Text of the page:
“The Better Sister”
While you might be hard pressed to call “The Better Sister” thrilling, exactly — first it must lift the lid, spill the beans, rattle skeletons in the closet, and so on — it is entertaining and well worth reading.
Alafair Burke, the novel’s talented domestic-noir author, writes in her author’s note that this installment, together with her earlier books “The Ex” and “The Wife,” completes “a thematic trilogy of novels that explore the complexities of female relationships and the diverse roles that women play in contemporary society.”
Perhaps. But, put more simply, “The Better Sister” is about sibling rivalry and the dark underbelly of family life.
Chloe Taylor, the novel’s narrator, is the younger of two sisters. Always the overachiever, she was an honor roll student and Ivy League graduate. A couple of decades later, she is rich, successful, and an award-winning journalist in Manhattan, basking in the success of her hashtag crusade, called “Them Too,” which she launched to help expose stories of “everyday” women suffering sexual abuse in the workplace, as an extension of the “Me Too” campaign, which she felt was “confined to high-profile, celebrity-driven workplaces.”
Chloe also happens to be married to Adam, the ex-husband of her estranged and reckless sister, Nicky, and has helped raise their son, Ethan, as her own. Then Adam is murdered in the family’s East Hampton home, and when two Suffolk County detectives, Bowen and Guidry, begin their investigation, 16-year-old Ethan, whose alibi doesn’t hold up, falls under suspicion.
“We’ll need to call his mother,” Bowen tells Chloe, who can feel her face going from “fatigue to offense and finally to realization.”
“The police needed to call Ethan’s mother. My husband, Adam, was dead, and now his son — my son, or so it had seemed for nearly a decade — would need his mother.”
And with that, Nicky walks back into Chloe’s life.
Rather like Elena Ferrante’s “My Brilliant Friend,” whereby it is unclear which of the two Neapolitan female friends is really the brilliant one, here, too, the story demands that the reader rethink which sister qualifies as “better.” The siblings’ history of growing up in Cleveland is dark — an abusive alcoholic father and a weak submissive mother — and so twisty that it slows down the pace considerably, making the first third of the book less of a murder mystery and more of a family drama.
Besides Adam’s death, the first 100 pages or so are dedicated to setting up Chloe’s fairy-tale success story (too much of a giveaway that something is off), the siblings’ opposing trajectories as they mature, how ne’er-do-well Nicky managed to snag local up-and-coming attorney Adam, who “could be out with models every night” (surely, no feminist would ever describe her man in those terms), and his subsequent marriage to the other sister. It’s complicated and circumlocutory.
But when a clean-and-sober Nicky arrives in person around page 105, things finally pick up.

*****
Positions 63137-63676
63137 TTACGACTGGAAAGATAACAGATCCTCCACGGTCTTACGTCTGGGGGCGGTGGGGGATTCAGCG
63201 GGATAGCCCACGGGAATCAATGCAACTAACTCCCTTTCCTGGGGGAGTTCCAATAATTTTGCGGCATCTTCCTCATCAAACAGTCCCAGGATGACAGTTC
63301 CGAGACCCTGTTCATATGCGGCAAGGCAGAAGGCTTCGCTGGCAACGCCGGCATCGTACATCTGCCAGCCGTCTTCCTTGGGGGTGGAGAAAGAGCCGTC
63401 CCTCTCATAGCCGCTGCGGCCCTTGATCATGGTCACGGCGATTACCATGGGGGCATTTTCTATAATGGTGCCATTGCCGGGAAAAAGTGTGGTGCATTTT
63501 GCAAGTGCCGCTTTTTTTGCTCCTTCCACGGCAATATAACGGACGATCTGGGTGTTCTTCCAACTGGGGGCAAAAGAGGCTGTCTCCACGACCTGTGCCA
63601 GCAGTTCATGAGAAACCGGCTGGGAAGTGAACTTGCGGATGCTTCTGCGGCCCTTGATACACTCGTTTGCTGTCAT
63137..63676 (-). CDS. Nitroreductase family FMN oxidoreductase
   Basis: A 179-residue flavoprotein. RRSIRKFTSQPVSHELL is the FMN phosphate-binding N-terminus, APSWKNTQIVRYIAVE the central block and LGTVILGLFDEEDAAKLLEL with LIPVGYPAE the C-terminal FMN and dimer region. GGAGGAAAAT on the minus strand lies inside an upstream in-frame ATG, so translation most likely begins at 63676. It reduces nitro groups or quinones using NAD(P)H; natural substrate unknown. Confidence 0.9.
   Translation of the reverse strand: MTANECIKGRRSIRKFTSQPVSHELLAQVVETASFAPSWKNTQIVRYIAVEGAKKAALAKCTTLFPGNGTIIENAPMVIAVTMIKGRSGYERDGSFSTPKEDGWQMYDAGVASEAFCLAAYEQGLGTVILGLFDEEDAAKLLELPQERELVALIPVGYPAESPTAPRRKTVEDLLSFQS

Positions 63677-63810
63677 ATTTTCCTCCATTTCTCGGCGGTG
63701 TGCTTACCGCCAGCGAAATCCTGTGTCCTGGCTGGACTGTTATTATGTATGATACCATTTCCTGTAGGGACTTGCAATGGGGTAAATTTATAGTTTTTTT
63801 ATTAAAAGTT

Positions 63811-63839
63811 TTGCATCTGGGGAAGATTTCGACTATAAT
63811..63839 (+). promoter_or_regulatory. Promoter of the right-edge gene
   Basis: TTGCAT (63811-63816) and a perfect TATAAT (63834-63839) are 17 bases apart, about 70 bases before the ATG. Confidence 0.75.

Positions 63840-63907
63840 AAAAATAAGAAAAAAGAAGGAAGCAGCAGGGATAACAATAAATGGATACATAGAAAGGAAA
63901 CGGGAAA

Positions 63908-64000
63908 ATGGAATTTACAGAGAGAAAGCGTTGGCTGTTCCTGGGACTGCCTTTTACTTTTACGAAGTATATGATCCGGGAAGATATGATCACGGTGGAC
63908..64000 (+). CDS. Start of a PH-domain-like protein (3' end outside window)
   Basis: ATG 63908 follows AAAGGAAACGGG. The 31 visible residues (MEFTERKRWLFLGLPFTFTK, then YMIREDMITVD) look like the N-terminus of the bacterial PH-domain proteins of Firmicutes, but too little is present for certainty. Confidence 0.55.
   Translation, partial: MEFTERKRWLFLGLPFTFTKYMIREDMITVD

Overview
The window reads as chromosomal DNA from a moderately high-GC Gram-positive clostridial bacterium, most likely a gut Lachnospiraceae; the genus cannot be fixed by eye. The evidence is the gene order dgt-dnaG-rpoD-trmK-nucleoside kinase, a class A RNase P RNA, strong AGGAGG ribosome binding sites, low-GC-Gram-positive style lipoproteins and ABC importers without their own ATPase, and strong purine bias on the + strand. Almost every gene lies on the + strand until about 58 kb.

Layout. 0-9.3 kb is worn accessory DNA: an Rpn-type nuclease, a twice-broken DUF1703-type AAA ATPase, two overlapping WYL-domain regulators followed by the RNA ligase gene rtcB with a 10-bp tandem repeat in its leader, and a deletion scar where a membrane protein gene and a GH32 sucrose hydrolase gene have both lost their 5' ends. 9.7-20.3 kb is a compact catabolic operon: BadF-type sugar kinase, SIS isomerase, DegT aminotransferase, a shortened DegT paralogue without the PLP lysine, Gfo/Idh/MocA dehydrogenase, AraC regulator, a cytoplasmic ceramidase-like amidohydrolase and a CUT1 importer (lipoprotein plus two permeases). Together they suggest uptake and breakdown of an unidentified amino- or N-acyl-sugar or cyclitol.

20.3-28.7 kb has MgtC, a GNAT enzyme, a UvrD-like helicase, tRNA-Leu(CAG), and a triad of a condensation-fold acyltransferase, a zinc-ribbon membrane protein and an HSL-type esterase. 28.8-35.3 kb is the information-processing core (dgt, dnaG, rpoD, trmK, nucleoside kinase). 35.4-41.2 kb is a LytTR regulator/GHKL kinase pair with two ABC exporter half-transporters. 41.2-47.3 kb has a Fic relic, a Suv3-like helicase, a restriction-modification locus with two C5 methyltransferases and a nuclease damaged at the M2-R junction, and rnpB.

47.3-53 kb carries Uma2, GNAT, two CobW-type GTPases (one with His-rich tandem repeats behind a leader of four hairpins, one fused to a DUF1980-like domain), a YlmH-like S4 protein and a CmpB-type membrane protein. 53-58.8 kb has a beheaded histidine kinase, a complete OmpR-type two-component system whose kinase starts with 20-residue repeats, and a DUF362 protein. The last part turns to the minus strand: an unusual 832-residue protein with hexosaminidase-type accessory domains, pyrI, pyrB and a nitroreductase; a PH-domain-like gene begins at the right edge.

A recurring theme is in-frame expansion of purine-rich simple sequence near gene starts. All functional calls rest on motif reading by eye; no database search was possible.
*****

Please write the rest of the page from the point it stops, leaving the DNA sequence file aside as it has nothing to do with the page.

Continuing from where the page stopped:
Storytellers have long known that there is no narrative so powerful as the warring family. From Greek mythology, awash with dysfunctional families, to Cain and Abel in the Old Testament, to endless fairy tales that delight in wicked stepmothers and evil sisters, toxic families in fiction go back as far as the art of storytelling itself. The complex knots of love and rivalry that bind sisters and brothers provide perfect plots because family is the one thing we all have in common. And tales of dysfunctional families reassure us that ours is not the only one fraught with tensions, conflicts, rifts, and rivalries.
For a psychological suspense writer, this is pretty irresistible stuff, and Alafair Burke mines this landscape well, as the two sisters, once divided, find a way to unite and save the son they both love.
“For the next two and a half weeks, the drive between the courthouse in Riverhead and the house in East Hampton became our shared commute. I tended to drive in the mornings, while Nicky took the wheel on the way home. After a few rounds of arguing about the radio, we adopted the rule that whoever drove controlled the satellite stations. I tended to go for news, light rock, and the ’90s hip-hop channel. She opted for metal, ’80s new wave, and Howard Stern. I had to admit that I ended up liking everything except the metal.”
In Ms. Burke’s adept hands, a Russian doll narrative is set up, with manipulation within manipulation, though it must be said, she unnecessarily portrays every male character in the book as pretty despicable. Even the internet trolls who stalk her feminist campaigns appear as evil Trumpian characters who end their online tirades with posts like “Lock! Her! Up!”
The final third of the story takes place in the courtroom, and since Ms. Burke is a former prosecutor and currently teaches criminal law in Manhattan, she has clearly lived through enough courtroom dramas to make this section very believable and command a comprehensive grip on the reader’s attention. There’s a genuine gallop to the denouement, although the morally dubious climax raises more questions than it answers.
Nonetheless, it’s easy to see why readers keep coming back for this author’s thrills.
Alafair Burke lives in Manhattan and East Hampton.